If you happen to enjoy nu-metal, Saint Diablo's eponymous ninth album (allegedly) may be just the kind of trip down memory lane you've been waiting for -- but don't bother reading any further. Seriously, it'll hurt. Where to begin? Well, take Saint Diablo's distinctly nu-metal-certified snare drum sound -- a tinny, toneless tap-tap used and abused by everyone from Korn to Limp Bizkit to Spineshank -- which should be gingerly excerpted from its surroundings, carefully transported in biohazard suits into a sterilized airlock, and promptly frozen in f**king Carbonite for all eternity, so that it should trouble humanity no more. Not that this will help much, since the remaining sonic ingredients (and the album's production as a whole) also obey the exact, unfortunate blueprint of heavy metal's most loathsome subgenre offshoot (give or take late-‘80s hair metal). We're talking alternately squealing or downtuned, rhythmically oriented guitars, interchangeably pathetic whining or mindless barks, and, for an occasional change-up, the odd metalcore breakdown just to muddle overdone clichés some more. It's bad enough that this musical direction has clearly done little good for Saint Diablo's consistently obscure 20-year career, but even worse that they insist on perpetrating it nearly a decade past its sell-by date, like some nightmare scenario involving a previously unknown fourteenth or fifteenth character from Slipknot. But wait, there's more: select Spanish-language tunes like "Watch Me Kill" and "Need Me" resurrect other ghosts of crappy metal past like Ill Niño and P.O.D., reminding us no language was safe from this senseless violation -- thanks a lot! If there's any upside to be found, it would be a few moments of late arrival "Lonely," which occasionally interrupts this robotic, nerve-deadening bludgeoning with brief snatches of human grooves and melody right out of the Stuck Mojo notebook -- and you know things are dire when you're finding positive comparisons in Stuck Mojo! In sum, there's no denying that there is still probably a considerable nu-metal audience out there, so if any of the recriminations above should actually sound appetizing, by all means have at it: Saint Diablo is for you. Just stamp your nu-metal membership card (the one on your forehead) at the door and happy listening.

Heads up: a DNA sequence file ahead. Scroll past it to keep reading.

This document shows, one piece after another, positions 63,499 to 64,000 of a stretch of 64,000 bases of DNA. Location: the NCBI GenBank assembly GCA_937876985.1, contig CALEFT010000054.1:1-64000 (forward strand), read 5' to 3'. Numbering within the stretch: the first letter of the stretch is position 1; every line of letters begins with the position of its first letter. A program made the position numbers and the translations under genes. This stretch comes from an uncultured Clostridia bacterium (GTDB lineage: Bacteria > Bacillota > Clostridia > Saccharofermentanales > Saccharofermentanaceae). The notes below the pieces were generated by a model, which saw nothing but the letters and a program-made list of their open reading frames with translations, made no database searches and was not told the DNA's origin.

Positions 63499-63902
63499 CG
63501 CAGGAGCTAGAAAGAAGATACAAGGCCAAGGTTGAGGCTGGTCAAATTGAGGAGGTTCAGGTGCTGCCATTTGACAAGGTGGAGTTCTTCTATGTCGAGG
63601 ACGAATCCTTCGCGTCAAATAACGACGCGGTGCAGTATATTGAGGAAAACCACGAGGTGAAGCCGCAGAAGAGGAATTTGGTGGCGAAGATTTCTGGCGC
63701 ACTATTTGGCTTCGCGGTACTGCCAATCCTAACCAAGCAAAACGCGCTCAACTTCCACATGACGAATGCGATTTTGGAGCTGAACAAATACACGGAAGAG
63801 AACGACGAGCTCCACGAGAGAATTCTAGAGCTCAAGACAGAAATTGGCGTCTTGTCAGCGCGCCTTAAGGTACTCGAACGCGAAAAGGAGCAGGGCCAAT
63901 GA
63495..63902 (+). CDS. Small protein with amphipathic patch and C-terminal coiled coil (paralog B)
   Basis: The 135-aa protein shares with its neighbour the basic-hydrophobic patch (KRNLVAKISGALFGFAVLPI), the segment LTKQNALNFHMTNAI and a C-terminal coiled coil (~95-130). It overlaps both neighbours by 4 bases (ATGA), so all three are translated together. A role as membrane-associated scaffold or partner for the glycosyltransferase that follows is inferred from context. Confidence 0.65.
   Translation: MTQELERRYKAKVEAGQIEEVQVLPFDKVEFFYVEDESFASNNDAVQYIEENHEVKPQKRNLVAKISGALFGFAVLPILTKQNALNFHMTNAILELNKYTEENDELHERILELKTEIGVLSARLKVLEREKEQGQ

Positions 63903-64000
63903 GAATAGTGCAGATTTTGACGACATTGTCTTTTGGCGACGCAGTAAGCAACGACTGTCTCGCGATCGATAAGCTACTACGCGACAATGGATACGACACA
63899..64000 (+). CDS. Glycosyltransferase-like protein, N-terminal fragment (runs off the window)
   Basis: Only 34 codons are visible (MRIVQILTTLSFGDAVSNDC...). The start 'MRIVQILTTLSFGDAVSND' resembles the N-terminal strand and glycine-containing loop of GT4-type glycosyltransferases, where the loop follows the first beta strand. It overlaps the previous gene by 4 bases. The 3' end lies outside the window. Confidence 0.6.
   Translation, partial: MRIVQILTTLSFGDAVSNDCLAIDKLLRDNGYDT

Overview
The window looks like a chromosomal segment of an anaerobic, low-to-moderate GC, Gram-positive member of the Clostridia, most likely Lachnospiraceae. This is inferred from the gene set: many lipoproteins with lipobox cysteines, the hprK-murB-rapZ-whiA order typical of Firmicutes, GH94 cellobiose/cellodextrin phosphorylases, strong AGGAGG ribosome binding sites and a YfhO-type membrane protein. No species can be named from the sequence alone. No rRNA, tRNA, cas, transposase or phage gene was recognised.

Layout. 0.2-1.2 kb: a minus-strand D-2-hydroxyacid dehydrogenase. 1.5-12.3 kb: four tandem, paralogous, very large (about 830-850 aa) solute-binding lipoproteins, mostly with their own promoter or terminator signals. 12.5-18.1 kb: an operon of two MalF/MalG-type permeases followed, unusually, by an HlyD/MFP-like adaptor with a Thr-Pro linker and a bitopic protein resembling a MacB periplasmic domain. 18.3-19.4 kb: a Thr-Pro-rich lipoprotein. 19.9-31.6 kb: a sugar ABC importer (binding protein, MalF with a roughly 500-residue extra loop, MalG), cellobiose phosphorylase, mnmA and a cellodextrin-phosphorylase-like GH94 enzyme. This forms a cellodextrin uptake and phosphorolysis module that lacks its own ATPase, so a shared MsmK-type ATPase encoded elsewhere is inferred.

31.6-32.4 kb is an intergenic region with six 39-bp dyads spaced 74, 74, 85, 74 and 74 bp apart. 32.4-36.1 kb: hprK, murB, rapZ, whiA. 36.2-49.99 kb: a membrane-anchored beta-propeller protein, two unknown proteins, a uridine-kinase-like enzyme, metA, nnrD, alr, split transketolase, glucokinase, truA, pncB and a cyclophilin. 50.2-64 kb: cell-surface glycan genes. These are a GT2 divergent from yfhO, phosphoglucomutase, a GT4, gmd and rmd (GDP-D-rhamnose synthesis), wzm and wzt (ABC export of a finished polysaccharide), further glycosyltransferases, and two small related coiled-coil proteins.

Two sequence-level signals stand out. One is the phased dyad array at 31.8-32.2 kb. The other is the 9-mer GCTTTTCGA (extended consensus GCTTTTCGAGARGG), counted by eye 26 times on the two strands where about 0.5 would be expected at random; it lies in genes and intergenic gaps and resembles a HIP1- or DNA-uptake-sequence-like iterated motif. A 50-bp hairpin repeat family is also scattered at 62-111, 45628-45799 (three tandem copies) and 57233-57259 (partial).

AllMusic Review by Eduardo Rivadavia
feat: Cory Smoot